British Tory policy could founder on lack of public awareness
As countries around the world continue to search for newer, more innovative solutions to the puzzle posed by poverty in the developing world, David Cameron and Britain's Conservative party have come up with what seems like a novel solution:
Let the people decide.
The British people, that is.
In the proposed project, British citizens would be granted the opportunity to vote on foreign aid projects. 40 million Pounds Sterling would be placed into a "My Aid" fund, which may or may not be increased to match the amounts raised by private donors.
The plan would then establish a website and outline the projects being considered, their history, and their successes. British citizens would then receive the opportunity to vote on those projects and be continually updated on their choice via email.
War on Want director John Hilary has denounced the proposal as pandering to "popular gimmickry".
"It is important to recognise that these are serious and complex issues and what may seem like a good thing to the public may be completely hopeless in reality," Hilary added.
John Hilary seems to be an acolyte of Jeffrey Sachs' aid model, wherein aid decisions are decided and administered through a collection of centrally-planned intergovernmental agencies. IGOs have relied to an unfortunate extent on the participation and cooperation of corrupt local governmental agencies that have led to the squandering or outright theft of billions of dollars in foreign aid.
This general state of affairs has led to what economist William Easterly has termed the "second tragedy of poverty" -- that those living in impoverished countries continue to suffer despite the trillions of dollars spent to alleviate their suffering.
While Hilary's subscription to this failed perspective on aid policy is rather unfortunate, his point in regard to aid policy is actually spot-on.
Foreign aid is actually an extremely difficult topic that requires a great deal of expertise to make good decisions. To give ordinary citizens -- a term that shouldn't be seen as derisive, but merely descriptive -- decisive say over aid projects may be sadly overestimating their ability to unravel the complex issues surrounding aid policy.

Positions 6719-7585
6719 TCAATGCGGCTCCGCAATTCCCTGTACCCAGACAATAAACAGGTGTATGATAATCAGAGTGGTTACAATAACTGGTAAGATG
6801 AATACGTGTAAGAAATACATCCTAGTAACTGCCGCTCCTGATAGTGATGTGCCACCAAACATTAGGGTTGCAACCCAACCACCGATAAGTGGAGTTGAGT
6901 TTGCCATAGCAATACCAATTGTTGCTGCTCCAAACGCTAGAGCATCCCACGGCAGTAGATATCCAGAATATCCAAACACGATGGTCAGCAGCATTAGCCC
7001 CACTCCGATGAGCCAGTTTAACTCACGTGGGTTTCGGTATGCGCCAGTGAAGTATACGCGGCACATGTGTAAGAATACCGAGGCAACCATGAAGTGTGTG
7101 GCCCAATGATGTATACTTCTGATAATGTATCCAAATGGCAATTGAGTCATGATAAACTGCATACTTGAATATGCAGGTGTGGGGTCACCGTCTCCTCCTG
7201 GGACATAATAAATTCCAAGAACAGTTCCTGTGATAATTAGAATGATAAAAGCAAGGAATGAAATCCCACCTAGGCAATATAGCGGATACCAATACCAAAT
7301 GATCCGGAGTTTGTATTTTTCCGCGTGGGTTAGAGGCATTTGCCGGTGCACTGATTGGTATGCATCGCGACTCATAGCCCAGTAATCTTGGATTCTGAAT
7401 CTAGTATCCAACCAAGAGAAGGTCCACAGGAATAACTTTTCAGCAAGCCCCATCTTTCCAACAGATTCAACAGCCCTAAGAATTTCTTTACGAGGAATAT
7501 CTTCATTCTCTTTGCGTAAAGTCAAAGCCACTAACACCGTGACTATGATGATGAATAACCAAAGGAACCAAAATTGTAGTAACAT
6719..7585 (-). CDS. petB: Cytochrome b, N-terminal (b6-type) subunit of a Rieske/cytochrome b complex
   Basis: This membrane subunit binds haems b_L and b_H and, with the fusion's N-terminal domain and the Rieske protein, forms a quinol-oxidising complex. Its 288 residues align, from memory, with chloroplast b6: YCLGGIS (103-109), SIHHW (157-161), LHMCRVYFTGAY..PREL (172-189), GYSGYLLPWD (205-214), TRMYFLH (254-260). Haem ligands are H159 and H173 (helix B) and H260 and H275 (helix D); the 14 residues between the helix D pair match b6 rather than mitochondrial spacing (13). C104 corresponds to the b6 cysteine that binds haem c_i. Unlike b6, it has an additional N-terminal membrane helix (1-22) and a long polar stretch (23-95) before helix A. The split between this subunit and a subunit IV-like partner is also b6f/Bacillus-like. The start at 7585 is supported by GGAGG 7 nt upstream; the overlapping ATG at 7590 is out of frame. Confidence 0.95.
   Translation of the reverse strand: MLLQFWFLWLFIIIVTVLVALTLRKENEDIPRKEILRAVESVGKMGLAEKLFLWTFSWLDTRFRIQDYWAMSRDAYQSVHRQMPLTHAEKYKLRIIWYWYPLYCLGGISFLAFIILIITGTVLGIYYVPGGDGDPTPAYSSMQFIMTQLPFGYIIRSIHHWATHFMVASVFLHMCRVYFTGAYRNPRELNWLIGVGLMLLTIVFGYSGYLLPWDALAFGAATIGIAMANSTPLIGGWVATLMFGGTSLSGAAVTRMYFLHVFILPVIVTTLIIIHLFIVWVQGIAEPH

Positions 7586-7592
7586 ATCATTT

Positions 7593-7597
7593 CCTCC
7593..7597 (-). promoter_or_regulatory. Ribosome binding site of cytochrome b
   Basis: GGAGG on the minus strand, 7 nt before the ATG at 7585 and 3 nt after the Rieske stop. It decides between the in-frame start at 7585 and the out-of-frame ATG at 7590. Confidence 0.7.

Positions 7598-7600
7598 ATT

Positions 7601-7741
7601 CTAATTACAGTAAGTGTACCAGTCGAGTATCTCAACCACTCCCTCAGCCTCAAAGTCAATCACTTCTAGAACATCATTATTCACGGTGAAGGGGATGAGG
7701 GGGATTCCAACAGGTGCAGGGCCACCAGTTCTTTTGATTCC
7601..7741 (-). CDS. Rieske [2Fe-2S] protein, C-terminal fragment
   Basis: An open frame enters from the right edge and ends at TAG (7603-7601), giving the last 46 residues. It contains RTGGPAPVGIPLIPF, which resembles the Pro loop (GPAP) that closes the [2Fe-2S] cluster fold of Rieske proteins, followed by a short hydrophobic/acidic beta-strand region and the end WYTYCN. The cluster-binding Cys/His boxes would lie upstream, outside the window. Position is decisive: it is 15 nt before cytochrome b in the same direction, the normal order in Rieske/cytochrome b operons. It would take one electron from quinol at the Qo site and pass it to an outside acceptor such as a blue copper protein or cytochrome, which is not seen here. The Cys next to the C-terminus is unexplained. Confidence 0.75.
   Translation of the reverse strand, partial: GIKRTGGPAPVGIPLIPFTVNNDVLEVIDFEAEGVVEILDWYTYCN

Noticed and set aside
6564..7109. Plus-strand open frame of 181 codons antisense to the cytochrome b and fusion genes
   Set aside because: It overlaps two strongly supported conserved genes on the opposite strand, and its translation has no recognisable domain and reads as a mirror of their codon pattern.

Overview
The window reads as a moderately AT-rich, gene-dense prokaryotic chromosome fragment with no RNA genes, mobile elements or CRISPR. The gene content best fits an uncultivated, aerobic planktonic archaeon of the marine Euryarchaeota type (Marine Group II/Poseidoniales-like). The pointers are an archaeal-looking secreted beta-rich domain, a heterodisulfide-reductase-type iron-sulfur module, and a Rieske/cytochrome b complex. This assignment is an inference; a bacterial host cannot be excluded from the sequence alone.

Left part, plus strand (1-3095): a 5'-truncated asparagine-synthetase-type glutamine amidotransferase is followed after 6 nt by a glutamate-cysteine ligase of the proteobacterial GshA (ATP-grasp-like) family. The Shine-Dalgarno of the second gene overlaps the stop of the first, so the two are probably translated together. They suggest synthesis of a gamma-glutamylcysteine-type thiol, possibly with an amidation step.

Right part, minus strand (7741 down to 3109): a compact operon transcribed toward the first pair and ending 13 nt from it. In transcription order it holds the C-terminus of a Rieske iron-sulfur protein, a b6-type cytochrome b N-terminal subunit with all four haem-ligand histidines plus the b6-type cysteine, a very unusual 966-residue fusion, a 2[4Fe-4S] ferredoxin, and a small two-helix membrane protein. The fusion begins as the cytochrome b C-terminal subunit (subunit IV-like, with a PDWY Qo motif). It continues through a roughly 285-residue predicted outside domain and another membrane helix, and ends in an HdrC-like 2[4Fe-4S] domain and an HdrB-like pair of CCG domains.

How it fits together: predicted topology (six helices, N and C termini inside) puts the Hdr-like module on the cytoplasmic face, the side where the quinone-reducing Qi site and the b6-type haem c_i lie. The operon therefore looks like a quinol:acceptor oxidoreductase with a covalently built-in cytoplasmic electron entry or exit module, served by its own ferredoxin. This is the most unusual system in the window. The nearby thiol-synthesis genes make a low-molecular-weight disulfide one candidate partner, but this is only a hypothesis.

What should one honestly expect the man on the street to know about police reform in Jamaica? The Ethiopian social security system? Post-civil war diplomacy in Sierra Leone?
The answer, more often than not, will be "not much". Most voters would likely be able to find a project they like the sound of, but do they know whether or not some of these projects can be successful? Do they know enough about the political or social climate in the country in question? Do they know enough about the agencies involved?
The move to democratize decisions regarding the projects selected for foreign aid is a novel one. But it may be democratizing the wrong side of the aid decision -- or at least not significantly democratizing the business end of the decision.
As Dambisa Moyo points out, many African countries hold elections and purport to be democracies, but don't fully fit the bill of a developed multi-party democracy.
William Easterly would add that most African countries lack the basic democratic institutions that manage and regulate an economy -- such institutions such as banks, courts, or offices to register the ownership of property. He would further add that the decisions made by central aid planners have seldom met the specific needs of those at whom the aid in question is actually directed.
To put decision-making power in the hands of British citizens only further removes that decision-making power from the hands who need it most -- at least so far as British aid policy is concerned. Naturally, one could argue that British citizens should have the right to make decisions regarding where their tax dollars are spent, and this argument does have merit.
But as Moyo would argue, the continual casting of western aid agencies strips local democracies -- as they were -- of their legitimacy in the eyes of their own citizens.
Giving ordinary Africans more power to control the aid programs administered in Africa through micro-economic techniques would actually strengthen their sense of democracy, and in time could strengthen their individual democracies.
If British citizens were to agree that it's in their best interests to deal with mature democracies in Africa, they may also agree that it's in their best interests to allow experts to control British aid policy in such a way that fosters such democratic growth.
Naturally, those experts should be obligated to administer these policies in a way that isn't out of touch with the expectations of British citizens and with the needs of African citizens.
But David Cameron's plan actually guarantees neither of these things. His plan really isn't everything it's cracked up to be.